I'd been looking forward to watching "House of the Devil" ever since I caught the trailer for it online back in mid-October of 2009. Unfortunately, it turned out to be a massive disappointment. Writer/director/editor Ti West makes the case that Rob Zombie ("House of 1000 Corpses") and Eli Roth ("Cabin Fever") got it wrong: paying homage to 70's horror doesn't mean loading up your movie with creepy hillbilly characters, an abundance of grotesque violence, and a tongue-in-cheek sensibility. Instead it's about studying the shot composition of directors like John Carpenter and Stanley Kubrick, adding an appreciable level of grain so that the audience knows they are indeed watching film, and maintaining a deadly serious tone throughout. And on a technical level, "House of the Devil" is flawless.
Requesting an audience with his Satanic majesty
It's just that the script so completely lets the audience down. Except for one brief (albeit shocking) moment of violence, absolutely *nothing happens* for the first 70 minutes of this movie. Once you realize you've been in a state of slow-induced dread for most of the movie you grow resentful. It's like your cousin is telling you a spooky story at night and he keeps adding filler to pad things out: "And then the babysitter made popcorn...and then she heard a bump upstairs...and then the pizza guy showed up...and then the faucet started to leak..." Get to the horror already!
Silhouettes can only get you so far, horror directors, before the audience wants some bloodshed!
Despite the fact that this is 2009, the script also has the characters doing the same lame-brained things that kids in 80's horror movies did, inevitably getting them killed. At some point anyone rational person placed in this story would have asked themselves "Is $300 really worth losing my life over?" and gotten the hell out of dodge. Instead our plucky heroine goes dancing around a creepy house - with someone she doesn't want to wake upstairs - while listening to her walkman.
Of course, given the movie's slow pacing, this dance sequence ends up padding things out even further. The movie is constantly hammering into the audience's skull a subplot about a full lunar eclipse, to the point where you just want to yell "I get it! A Satanic plot is underfoot!" Then when the horror finally does ramp up, things turn into a forgettable bloodbath with images from a Cradle of Filth music video spliced in.
The House of the Devil
Cradle of Filth
Tom Noonan is a character actor I've been watching since I was a little kid, first as Frankenstein's monster in "The Monster Squad" and later as The Ripper in "Last Action Hero." As I got older I discovered his roles in Michael Mann's "Manhunter" and "Heat." The guy is immensely talented and here he delivers a nuanced, unsettling performance. He comes across less as a crazy horror baddie and more like someone suffering from crippling Asperger's syndrome, and he stutters as much as William H. Macy in "Fargo." For this movie it really, really works.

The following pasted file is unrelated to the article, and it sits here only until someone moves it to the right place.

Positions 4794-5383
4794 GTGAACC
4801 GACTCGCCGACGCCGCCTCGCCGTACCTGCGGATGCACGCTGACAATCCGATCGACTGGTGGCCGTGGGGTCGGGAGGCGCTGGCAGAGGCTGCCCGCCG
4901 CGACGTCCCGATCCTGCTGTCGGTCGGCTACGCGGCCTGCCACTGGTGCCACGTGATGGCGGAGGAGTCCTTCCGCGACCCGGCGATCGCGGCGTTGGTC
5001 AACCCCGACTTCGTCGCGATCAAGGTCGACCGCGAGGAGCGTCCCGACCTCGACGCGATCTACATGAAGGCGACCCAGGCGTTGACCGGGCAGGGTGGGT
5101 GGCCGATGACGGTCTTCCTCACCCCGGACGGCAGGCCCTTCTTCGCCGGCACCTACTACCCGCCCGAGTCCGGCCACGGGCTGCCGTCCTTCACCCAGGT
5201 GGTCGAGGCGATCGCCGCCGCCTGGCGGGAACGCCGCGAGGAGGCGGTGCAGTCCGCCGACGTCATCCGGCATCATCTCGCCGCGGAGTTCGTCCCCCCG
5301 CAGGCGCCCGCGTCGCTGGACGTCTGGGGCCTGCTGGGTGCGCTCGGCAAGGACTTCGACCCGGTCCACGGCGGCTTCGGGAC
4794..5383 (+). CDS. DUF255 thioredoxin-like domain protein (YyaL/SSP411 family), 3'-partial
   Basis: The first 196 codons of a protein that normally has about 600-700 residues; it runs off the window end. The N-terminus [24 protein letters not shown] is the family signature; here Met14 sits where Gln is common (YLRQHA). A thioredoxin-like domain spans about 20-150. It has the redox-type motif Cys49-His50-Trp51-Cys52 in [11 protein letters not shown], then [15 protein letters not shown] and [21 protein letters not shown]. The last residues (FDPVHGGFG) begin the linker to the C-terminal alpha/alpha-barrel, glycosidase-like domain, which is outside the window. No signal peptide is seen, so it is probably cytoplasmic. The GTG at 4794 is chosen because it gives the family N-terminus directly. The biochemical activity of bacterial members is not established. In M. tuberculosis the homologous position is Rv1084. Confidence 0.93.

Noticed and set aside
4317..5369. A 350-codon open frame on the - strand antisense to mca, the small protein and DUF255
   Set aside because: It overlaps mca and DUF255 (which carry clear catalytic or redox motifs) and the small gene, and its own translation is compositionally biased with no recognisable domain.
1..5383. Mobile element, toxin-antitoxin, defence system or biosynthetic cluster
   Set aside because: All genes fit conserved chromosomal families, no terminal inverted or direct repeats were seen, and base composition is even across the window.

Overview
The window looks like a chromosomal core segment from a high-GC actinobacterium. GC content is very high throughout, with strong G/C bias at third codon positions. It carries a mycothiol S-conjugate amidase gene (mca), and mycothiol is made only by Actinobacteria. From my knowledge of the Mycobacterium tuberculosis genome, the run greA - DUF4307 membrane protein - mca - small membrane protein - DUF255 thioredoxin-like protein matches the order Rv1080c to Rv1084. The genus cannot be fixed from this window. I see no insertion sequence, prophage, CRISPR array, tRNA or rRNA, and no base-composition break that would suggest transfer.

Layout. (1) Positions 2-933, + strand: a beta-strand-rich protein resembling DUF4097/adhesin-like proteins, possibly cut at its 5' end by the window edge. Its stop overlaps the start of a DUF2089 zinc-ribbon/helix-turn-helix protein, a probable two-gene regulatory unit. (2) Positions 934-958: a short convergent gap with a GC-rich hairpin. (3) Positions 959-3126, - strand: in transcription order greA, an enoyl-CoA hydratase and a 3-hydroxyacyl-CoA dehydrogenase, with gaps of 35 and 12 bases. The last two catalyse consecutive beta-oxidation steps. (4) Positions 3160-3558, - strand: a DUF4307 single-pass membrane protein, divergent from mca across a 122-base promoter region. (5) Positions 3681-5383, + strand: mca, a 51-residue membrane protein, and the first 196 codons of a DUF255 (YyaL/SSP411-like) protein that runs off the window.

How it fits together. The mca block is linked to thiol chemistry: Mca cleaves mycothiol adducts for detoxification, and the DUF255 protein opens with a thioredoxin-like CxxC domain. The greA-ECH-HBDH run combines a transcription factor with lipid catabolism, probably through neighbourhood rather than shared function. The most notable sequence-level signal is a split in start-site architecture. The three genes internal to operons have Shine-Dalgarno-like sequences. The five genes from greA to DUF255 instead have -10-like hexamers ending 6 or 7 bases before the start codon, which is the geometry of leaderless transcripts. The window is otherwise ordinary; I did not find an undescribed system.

Unfortunately, he's only in "The House of the Devil" for about 10 minutes and you ultimately realize that the film is undeserving of his talent. Similarly, the quintessential 80's suburban mom, Dee Wallace (she was the mom in both "E.T." and one of my personal favorites "Cujo"), shows up in a cameo role. She has a small part but Noonan and her give by far the best performances of the movie.
Noonan gives it his all, no matter what movie he's in
I should note that the movie goes to great lengths to recreate the look and feel of the early 80's, from the clothes to the cars to the interior decorating, and includes The Fixx's "One Thing Leads to Another" in a pivotal scene. At first I was pretty damn impressed but another Netflix reviewer hilariously points out many people are going to be watching this flick on blu-ray and in 5.1 surround sound so the verisimilitude only goes so far. This is a movie that would be best watched on VHS on a 13" TV screen, and funnily enough Ti West sent VHS copies to various reviewers as promotional material.
Notice the era-appropriate hair
If this was Ti West's first film, I'd still mark him as a horror auteur to watch - but considering he's done a few other films, including a direct-to-video sequel to "Cabin Fever" that he's trying to get his name taken off of, I'm not holding out much hope for his future endeavors. "House of the Devil" itself ends on a cliche, predictable note, setting things up for a sequel that I hope we won't have to see.
Ti West - horror auteur or hipster douchebag?